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Deep massage by physical therapists helps manage heel pain

Deep massage administered by physical therapists is helpful for managing heel pain

Evidence is limited on how to manage these patients

Plantar heel pain syndrome (PHPS) is a general term used to describe a number of foot conditions that usually involve sharp pain in the middle of the heel that's particularly severe upon waking. PHPS is quite common, as about 10% of the population will experience it at some point, and these cases represent 15% of all adult foot complaints. Conservative treatment such as physical therapy is often used to treat PHPS, but there is minimal evidence to base the best management strategies on. Therapeutic ultrasound is commonly used, but no strong evidence exists to support it. For this reason, a powerful study called a randomized clinical trial was conducted in which ultrasound was compared with deep massage therapy as treatment interventions for PHPS.

Randomized patients undergo six weeks of treatment

A total of 51 patients with PHPS were selected to participate and were randomly divided into two groups. The deep massage therapy (DMT) group was treated with specific massage techniques to the back of the calf muscles and was also instructed to stretch their calves while laying down using an elastic belt. The ultrasound group was given three minutes of ultrasound, which sends high-frequency sound waves to the painful area of the heel. All patients underwent eight treatment sessions by physical therapists 1-2 times per week over six weeks. In addition, subjects were told to perform five repetitions of different exercises to stretch the calves three times a day.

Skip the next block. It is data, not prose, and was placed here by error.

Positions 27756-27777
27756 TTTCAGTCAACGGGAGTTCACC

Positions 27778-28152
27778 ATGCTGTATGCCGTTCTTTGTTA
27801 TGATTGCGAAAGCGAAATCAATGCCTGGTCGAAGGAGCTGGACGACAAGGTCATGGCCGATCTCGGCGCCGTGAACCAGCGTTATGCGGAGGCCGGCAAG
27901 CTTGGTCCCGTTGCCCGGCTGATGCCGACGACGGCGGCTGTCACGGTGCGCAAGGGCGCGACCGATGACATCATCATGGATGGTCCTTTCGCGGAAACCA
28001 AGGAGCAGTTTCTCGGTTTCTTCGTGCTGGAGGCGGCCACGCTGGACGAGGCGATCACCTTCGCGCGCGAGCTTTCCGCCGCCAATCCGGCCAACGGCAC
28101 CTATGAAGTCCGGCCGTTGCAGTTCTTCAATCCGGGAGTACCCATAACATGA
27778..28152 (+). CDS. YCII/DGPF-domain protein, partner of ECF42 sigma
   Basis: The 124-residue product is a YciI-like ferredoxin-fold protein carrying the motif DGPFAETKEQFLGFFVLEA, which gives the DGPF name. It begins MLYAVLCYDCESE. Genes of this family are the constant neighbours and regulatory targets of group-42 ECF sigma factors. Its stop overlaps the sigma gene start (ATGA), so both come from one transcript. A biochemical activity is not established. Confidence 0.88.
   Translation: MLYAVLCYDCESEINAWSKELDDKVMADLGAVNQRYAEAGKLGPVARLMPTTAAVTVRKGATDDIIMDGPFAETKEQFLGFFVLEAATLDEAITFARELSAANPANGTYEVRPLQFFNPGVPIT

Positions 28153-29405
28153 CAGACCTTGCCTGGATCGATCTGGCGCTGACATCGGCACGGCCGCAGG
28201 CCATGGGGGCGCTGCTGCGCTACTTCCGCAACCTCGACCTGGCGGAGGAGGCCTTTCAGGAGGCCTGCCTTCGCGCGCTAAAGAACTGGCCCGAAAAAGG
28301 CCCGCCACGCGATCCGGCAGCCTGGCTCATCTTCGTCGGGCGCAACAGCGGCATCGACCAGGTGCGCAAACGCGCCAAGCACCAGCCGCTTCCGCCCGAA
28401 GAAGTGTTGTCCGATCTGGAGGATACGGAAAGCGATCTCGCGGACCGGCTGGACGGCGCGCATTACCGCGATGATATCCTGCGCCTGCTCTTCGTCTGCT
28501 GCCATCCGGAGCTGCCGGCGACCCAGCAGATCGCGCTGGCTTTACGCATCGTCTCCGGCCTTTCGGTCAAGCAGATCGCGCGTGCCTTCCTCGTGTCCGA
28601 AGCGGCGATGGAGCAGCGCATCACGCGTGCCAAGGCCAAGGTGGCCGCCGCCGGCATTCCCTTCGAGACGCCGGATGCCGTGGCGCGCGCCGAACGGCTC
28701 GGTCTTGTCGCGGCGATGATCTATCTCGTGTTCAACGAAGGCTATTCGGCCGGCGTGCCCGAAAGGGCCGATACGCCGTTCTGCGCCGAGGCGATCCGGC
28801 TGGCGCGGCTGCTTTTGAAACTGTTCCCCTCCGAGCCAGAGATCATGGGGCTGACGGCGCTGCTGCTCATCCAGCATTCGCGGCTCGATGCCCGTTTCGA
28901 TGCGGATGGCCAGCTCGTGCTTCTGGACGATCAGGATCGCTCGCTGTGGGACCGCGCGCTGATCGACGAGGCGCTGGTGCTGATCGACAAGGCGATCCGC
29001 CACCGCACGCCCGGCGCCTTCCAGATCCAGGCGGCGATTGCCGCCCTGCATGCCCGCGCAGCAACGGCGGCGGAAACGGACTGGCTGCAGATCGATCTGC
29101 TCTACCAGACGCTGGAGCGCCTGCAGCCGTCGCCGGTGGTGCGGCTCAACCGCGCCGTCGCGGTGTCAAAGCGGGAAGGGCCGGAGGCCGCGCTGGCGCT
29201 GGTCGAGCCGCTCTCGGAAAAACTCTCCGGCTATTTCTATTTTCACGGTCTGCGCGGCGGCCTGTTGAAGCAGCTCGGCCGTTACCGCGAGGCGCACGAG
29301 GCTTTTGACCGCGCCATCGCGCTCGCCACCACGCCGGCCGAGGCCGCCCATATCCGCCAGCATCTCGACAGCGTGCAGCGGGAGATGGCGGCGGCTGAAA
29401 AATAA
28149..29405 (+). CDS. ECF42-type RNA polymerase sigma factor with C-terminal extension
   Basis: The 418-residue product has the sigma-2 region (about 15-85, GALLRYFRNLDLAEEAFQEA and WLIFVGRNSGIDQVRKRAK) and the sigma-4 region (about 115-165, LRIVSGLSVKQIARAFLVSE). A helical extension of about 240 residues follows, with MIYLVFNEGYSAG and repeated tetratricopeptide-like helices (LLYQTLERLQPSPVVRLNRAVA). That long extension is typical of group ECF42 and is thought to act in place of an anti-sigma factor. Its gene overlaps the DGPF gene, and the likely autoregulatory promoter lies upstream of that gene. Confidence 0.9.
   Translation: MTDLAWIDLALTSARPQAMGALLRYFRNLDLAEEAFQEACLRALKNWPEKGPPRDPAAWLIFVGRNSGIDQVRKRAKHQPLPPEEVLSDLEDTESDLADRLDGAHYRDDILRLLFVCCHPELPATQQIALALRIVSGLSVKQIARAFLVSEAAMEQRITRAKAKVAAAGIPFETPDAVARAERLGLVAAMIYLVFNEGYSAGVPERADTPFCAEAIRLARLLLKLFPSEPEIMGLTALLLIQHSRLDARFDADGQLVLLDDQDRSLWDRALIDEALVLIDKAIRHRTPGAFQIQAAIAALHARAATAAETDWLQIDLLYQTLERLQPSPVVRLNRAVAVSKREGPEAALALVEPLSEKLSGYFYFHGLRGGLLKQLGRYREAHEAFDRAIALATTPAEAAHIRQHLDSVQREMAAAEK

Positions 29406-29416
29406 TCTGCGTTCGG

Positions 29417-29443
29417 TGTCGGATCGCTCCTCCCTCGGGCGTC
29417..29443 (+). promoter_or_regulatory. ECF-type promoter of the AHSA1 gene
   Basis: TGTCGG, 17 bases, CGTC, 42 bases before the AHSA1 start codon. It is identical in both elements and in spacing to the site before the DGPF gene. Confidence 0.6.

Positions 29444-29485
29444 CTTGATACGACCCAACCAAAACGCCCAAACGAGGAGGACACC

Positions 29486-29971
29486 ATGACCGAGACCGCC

DMT leads to better overall outcomes

Overall, both treatment interventions led to improvements for all patients. When compared to one another, pain was found to be reduced to a similar degree in both groups; however, results indicated that the DMT group experienced more significant improvements in functional status than the ultrasound group. This means that these patients were able to function more easily in their day-to-day lives after the six-week intervention. Based on these results, it seems that a program that uses DMT and prescribes specific stretches can significantly improve the status of patients with PHPS. Though more studies are needed to further confirm these findings, physical therapists should consider incorporating these methods when developing treatment strategies for PHPS.

-As reported in the April '14 edition of Manual Therapy

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